APPEAL from the Circuit Court of Peoria County; the Hon. JOHN
T. CULBERTSON, JR., Judge, presiding.
MR. CHIEF JUSTICE KLINGBIEL DELIVERED THE OPINION OF THE COURT:
The grand jury for the circuit court of Peoria County returned eight indictments against the defendant, Carl Fry. He was tried by jury on an indictment charging him with embezzlement of funds of Peoria County, found guilty and sentenced to the penitentiary for a term of not less than 3 nor more than 5 years. The defendant has prosecuted this appeal to review the judgment of conviction.
The first contention advanced by the defendant is that the trial court erred in denying the defendant's motion to quash the indictment. We are of the opinion that this contention is not well taken. The indictment was substantially in the language of the statute, (Ill. Rev. Stat. 1959, chap. 38, par. 214) and was sufficiently specific to enable the defendant to adequately prepare his defense.
It is next urged that the trial court improperly denied the defendant's motion for continuance. The record shows that on January 17, 1962, the defendant was arraigned on all 8 indictments at which time he entered pleas of not guilty. He was thereafter given leave to withdraw the pleas and enter motions to quash the indictments. On April 18 the court denied the defendant's motion to quash the indictment under which he was convicted and on June 20 the defendant entered a plea of not guilty on that indictment. On November 21 the defendant was notified that this indictment was set for trial on November 26, and on that date the defendant moved for a continuance on the ground that he had not had an opportunity to prepare a defense on that indictment. This indictment had been pending for 10 months and in our opinion the trial court did not err in denying the motion for a continuance.
The next contention advanced by the defendant is that the trial court erred in refusing an instruction tendered by the defendant. In substance the requested instruction advised the jury that the mere conversion of any money does not constitute the crime of embezzlement and instructed the jury that there must be a felonious intent to appropriate the money to the defendant's own use at the time of the conversion. In other instructions given by the court, both at the request of the State and the defendant, the elements of the crime of embezzlement were clearly set forth. The instruction in question was confusing and inaccurate and the court did not err in refusing to give it.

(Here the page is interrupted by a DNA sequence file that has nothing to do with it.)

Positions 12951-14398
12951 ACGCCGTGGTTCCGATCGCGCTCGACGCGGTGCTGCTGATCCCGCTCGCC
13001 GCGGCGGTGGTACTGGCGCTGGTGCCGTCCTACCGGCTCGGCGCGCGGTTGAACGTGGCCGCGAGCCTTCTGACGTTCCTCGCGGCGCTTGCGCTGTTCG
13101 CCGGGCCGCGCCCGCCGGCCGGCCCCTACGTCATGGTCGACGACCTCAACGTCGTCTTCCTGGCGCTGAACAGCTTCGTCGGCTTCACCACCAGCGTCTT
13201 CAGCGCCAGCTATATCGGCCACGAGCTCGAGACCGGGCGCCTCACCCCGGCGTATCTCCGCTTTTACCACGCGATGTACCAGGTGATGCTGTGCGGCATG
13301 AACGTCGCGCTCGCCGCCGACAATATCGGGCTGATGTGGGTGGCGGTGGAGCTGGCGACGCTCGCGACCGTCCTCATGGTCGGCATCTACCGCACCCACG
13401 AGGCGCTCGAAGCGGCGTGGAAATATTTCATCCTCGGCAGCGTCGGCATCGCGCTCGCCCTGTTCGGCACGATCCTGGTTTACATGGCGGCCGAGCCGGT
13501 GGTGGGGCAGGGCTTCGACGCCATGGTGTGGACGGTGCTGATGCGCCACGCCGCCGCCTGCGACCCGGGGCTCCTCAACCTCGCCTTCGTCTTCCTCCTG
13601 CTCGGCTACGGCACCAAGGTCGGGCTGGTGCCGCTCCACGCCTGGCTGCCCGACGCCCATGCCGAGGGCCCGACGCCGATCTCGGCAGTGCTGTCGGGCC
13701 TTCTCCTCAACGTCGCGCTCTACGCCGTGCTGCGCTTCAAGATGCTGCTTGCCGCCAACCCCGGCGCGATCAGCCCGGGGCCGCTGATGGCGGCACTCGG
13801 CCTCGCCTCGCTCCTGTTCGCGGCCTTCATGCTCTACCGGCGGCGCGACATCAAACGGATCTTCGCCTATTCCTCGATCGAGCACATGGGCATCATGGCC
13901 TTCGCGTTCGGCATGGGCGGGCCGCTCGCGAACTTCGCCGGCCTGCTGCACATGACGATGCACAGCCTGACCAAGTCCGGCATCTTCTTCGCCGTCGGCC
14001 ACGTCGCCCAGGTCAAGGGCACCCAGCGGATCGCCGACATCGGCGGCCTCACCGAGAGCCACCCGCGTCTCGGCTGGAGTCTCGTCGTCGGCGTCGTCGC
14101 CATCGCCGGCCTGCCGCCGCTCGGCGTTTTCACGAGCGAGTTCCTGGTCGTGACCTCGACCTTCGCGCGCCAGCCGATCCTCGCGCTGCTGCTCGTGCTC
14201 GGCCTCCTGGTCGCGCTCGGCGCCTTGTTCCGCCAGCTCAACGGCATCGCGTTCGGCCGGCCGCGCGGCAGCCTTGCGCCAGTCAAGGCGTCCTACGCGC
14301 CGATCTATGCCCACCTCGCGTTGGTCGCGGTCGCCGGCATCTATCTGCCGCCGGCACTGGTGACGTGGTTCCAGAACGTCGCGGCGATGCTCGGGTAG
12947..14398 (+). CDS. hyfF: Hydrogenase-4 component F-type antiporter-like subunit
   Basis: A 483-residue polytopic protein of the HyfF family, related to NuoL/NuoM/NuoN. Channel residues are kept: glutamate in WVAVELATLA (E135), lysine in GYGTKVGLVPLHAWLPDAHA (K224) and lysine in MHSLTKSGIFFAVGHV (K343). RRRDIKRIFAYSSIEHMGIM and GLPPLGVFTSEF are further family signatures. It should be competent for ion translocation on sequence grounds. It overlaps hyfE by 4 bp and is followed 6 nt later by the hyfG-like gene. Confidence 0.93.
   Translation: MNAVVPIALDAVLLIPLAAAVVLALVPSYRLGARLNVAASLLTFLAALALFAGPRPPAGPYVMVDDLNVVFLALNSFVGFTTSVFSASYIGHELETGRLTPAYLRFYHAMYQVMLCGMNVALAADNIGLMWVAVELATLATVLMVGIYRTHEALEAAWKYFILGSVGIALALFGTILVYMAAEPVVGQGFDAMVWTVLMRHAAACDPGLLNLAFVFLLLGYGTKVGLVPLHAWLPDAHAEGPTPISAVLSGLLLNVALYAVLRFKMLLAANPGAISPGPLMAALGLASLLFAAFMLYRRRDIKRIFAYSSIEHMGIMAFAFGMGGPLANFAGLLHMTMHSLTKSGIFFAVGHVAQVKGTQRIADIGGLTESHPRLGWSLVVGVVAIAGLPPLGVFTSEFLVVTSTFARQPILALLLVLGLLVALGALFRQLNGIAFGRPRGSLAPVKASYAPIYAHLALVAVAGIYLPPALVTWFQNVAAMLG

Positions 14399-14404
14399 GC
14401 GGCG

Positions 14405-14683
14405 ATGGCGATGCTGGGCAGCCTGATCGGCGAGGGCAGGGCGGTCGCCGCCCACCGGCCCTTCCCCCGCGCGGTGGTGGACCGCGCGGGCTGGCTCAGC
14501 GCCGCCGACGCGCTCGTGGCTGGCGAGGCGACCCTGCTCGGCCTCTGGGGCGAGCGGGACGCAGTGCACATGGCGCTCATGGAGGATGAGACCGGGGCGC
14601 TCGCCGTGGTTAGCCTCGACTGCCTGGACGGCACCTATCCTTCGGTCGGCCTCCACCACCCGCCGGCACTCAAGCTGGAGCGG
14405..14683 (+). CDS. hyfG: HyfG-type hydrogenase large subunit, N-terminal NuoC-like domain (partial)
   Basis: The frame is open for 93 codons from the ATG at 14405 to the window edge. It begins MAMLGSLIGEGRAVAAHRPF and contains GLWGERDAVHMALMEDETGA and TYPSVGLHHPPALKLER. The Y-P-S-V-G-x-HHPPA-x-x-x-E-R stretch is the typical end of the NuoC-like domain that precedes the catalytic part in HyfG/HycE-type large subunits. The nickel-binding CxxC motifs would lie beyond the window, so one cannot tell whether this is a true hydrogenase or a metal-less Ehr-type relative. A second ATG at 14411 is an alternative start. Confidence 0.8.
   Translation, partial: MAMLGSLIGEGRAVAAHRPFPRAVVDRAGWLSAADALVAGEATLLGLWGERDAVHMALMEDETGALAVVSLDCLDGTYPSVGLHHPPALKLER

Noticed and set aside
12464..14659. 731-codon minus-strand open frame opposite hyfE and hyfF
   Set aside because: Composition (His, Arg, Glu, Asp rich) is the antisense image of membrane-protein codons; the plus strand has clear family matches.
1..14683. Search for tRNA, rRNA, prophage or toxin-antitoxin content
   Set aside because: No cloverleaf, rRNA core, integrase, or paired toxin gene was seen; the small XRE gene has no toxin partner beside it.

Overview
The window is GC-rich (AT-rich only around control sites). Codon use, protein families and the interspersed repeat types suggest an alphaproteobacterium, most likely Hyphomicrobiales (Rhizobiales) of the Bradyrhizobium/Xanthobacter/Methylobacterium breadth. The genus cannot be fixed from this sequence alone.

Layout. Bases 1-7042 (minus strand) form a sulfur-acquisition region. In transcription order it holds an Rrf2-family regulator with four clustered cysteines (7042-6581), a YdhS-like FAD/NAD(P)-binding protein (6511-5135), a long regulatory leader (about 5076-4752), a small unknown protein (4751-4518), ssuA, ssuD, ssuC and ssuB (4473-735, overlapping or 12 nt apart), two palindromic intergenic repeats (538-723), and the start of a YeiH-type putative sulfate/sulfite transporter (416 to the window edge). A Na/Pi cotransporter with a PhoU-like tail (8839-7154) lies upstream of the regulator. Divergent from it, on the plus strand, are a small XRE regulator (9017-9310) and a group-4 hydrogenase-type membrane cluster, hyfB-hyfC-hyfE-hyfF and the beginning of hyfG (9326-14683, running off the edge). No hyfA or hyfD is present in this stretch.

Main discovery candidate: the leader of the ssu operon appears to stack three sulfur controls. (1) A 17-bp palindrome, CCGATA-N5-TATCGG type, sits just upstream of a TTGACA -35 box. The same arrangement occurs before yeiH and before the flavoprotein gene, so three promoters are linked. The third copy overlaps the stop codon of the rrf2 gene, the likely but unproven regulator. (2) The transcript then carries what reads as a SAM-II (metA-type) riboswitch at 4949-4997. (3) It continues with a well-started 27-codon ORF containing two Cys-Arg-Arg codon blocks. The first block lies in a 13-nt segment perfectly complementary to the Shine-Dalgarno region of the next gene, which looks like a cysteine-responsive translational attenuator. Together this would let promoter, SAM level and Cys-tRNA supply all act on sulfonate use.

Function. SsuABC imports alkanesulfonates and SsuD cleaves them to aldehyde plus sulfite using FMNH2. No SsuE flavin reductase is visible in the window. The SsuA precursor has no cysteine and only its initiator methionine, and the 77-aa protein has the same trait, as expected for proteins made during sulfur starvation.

The defendant contends that there was a fatal variance between the allegations of the indictment and the proof. The indictment charged that the defendant was a public officer of Peoria County and that he embezzled funds of the county. The embezzlement of these funds was alleged to have occurred during the period from May 15, 1959, to April 15, 1961. The evidence showed that the defendant was a justice of the peace during the period in question. Prior to April 1961, justices of the peace were township officers and not county officers. The defendant argues that the proof, showing him to be a township officer, was inconsistent with the indictment, which charged that he was a county officer.
The evidence showed that during the period in question the defendant submitted monthly reports of fines and forfeitures as required by the provisions of section 5 of article XVII of the Justices and Constables Act. (Ill. Rev. Stat. 1959, chap. 79, par. 164a.) The statute provides that upon approval of the reports, the county board shall direct that the money in the hands of the justice of the peace shall be paid over to the county treasurer. The evidence shows that the Peoria county board had delegated the responsibility of receiving these reports to the State's Attorney. During the period in question the reports submitted by the defendant showed a total amount due the county treasurer of $22,275, which he was ordered to pay to the county treasurer. The evidence showed and the defendant admitted that he had paid no part of this sum. While there is a variance between the indictment, which alleges that the defendant was a county officer, and the proof, which shows that during most of the period in question he was a township officer, we are unable to see how this variance prejudiced the defendant. The statute provided that the defendant was to pay the money to the county treasurer and it is undisputed that the money was not paid. A variance is not regarded as material unless it is shown that the jury was misled by it or that some substantial injury was done to the accused. Under the circumstances of the present case we are of the opinion that the variance was not material.
Finally, the defendant contends that the evidence was insufficient to establish his guilt beyond a reasonable doubt. This argument is somewhat difficult to understand in view of the fact that the undisputed evidence, including the defendant's own admission, showed that he did not pay the funds to the county treasurer as required by law. The defendant admitted that he knew he was spending county funds which did not belong to him and testified that he tried to make his defalcations good by gambling at the race track. The defendant says that there is no evidence of fraud and points to the fact that he never concealed the fact that he owed the money to the county. The fraudulent intent is established by the fact that the defendant intentionally converted to his own use the funds which he was required to pay to the county treasurer. The evidence of the defendant's guilt was clear and convincing and was sufficient to establish his guilt beyond a reasonable doubt.
The judgment of the circuit court of Peoria County is affirmed.